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Given that String s has been declared, the following 5 lines of code produce the same result:

int i = Integer.valueOf(s);
int y = Integer.parseInt(s);
int j = Integer.valueOf(s).intValue();
Integer x = Integer.valueOf(s);
Integer k = Integer.valueOf(s).intValue();

Are there circumstances where each one would be the preferred code? It appears that int and Integer are interchangeable and that .intValue() is not needed.

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Related:… – assylias Jan 23 '13 at 13:35
how are you planning to use the var after assignment? You might not need an Integer at all – Dan Jan 23 '13 at 13:35
Integer z = Integer.parseInt(s); should work too. – assylias Jan 23 '13 at 13:38

3 Answers 3

If you require an int, use parseInt(), if you require an Integer use valueOf(). Although they're (sort of) interchangeable now, it still makes more sense to use the one that directly returns the data type that you require. (Historically, they weren't interchangeable at all, this was introduced with auto-boxing and unboxing in Java 5.)

The intValue() method you're using is just converting the Integer class type to the int primitive, so using that and valueOf() is the worst possible combination, you never want to use that. (Nothing bad will happen, it's just longer to read, performs slightly worse and is generally more superfluous.)

If you don't care or don't know, then I'd use parseInt(). Especially as a beginner, it's more common that you want the primitive type rather than the class type.

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The text I'm using introduced parseInt() and valueOf methods together and intruduces wrapper types later in the text. Thanks. – Nick – Nick Jan 23 '13 at 17:31

int and Integer are made to look interchangeable by the magic of auto-boxing and auto-unboxing: In many cases where you need one but have the other, the compiler automagically inserts the necessary code to convert them.

This is useful, but if you know about it, you can avoid it in many places which results in slightly faster code (because there's less conversion to do).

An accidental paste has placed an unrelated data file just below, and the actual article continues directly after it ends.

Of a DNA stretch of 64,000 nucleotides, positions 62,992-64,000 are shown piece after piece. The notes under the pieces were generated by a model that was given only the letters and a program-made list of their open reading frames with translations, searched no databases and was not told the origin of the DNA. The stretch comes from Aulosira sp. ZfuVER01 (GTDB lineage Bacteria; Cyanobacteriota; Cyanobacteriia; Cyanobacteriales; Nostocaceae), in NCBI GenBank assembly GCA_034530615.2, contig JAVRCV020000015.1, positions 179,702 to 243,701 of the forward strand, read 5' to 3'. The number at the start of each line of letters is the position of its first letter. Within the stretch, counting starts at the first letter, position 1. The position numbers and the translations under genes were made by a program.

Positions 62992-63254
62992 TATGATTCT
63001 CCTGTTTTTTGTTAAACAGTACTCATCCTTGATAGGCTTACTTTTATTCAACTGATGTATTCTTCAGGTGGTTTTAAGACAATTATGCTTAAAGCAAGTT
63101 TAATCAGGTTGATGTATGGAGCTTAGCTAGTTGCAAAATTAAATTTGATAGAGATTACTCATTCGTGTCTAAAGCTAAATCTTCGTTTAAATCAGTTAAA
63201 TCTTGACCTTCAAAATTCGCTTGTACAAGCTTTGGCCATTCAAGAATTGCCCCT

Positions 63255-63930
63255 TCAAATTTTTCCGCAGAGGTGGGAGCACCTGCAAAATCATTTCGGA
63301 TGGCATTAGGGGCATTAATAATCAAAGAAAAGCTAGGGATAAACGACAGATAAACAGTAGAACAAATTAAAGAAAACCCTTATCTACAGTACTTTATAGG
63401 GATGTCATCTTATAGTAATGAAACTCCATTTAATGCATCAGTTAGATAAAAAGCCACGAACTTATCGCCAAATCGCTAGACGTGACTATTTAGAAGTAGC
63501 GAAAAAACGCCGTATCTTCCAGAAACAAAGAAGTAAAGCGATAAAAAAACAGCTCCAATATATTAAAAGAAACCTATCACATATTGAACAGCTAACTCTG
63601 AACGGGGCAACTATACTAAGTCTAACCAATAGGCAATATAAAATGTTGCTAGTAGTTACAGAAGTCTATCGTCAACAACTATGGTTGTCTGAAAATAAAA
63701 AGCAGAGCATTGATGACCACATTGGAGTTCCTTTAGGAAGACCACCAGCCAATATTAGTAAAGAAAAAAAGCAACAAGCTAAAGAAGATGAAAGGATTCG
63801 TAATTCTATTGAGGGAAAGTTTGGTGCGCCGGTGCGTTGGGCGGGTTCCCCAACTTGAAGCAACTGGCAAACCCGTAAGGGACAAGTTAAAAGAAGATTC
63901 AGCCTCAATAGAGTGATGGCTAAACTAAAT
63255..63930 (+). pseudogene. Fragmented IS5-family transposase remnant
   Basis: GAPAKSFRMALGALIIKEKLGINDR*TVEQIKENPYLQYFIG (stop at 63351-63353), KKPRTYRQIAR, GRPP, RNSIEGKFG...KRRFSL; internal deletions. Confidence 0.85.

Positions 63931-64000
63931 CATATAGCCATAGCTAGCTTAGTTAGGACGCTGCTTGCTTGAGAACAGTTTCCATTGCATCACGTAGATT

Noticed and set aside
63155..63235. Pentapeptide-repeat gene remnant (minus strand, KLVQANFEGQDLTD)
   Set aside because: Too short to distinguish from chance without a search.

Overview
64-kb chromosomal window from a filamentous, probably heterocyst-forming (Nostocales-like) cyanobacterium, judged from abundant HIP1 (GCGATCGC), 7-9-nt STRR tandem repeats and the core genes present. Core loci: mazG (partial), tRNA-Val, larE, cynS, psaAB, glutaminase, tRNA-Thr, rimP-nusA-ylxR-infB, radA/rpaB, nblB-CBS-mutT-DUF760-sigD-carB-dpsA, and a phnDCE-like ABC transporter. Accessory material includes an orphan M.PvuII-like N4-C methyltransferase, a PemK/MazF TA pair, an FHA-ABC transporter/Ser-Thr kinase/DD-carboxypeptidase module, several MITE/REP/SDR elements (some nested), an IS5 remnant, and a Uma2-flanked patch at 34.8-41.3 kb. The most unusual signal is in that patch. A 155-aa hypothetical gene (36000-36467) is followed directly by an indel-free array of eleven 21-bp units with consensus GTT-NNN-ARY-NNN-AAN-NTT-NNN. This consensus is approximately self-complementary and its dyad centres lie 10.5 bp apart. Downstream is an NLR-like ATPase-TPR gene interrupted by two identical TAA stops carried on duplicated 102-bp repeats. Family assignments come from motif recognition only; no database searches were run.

• Integer.parseInt() returns an int, so you should use it if you need an int
  • Integer.valueOf() returns an Integer, so you should use it if you need an Integer
  • Integer.valueOf().intValue() first creates an Integer and then extracts the int value from it. There's no good reason to use this instead of a simple Integer.parseInt().

The decision between int and Integer is easy to do as well:

  • generally you'd want to use the primitive type (int), if possible
  • if you need an Object (for example, if you want to put your number in a Collection), then you need to use the wrapper type (Integer), as the primitive type can't be used here.
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SUPER explanation! I haven't got to Collections and wrapper types yet. The text I'm using introduced parseInt() and valueOf methods together and intruduces wrapper types later in the text. Thanks. – Nick Jan 23 '13 at 17:28

int and Integer are not interchangeable.Because of Autoboxing feature fron java 5 onwards, int to Integer conversion is taken care by jvm itself.But we should not use Integer class unnecessarily.Primitive data types are always faster.Wrapper classes should be used only required.

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Actually autoboxing/unboxing is a compiler thing. The JVM itself doesn't know about it. – Joachim Sauer Jan 23 '13 at 13:40
I mean compiler actually..Anyways thanks Mr.Joachim Sauer – Renjith Jan 23 '13 at 14:32

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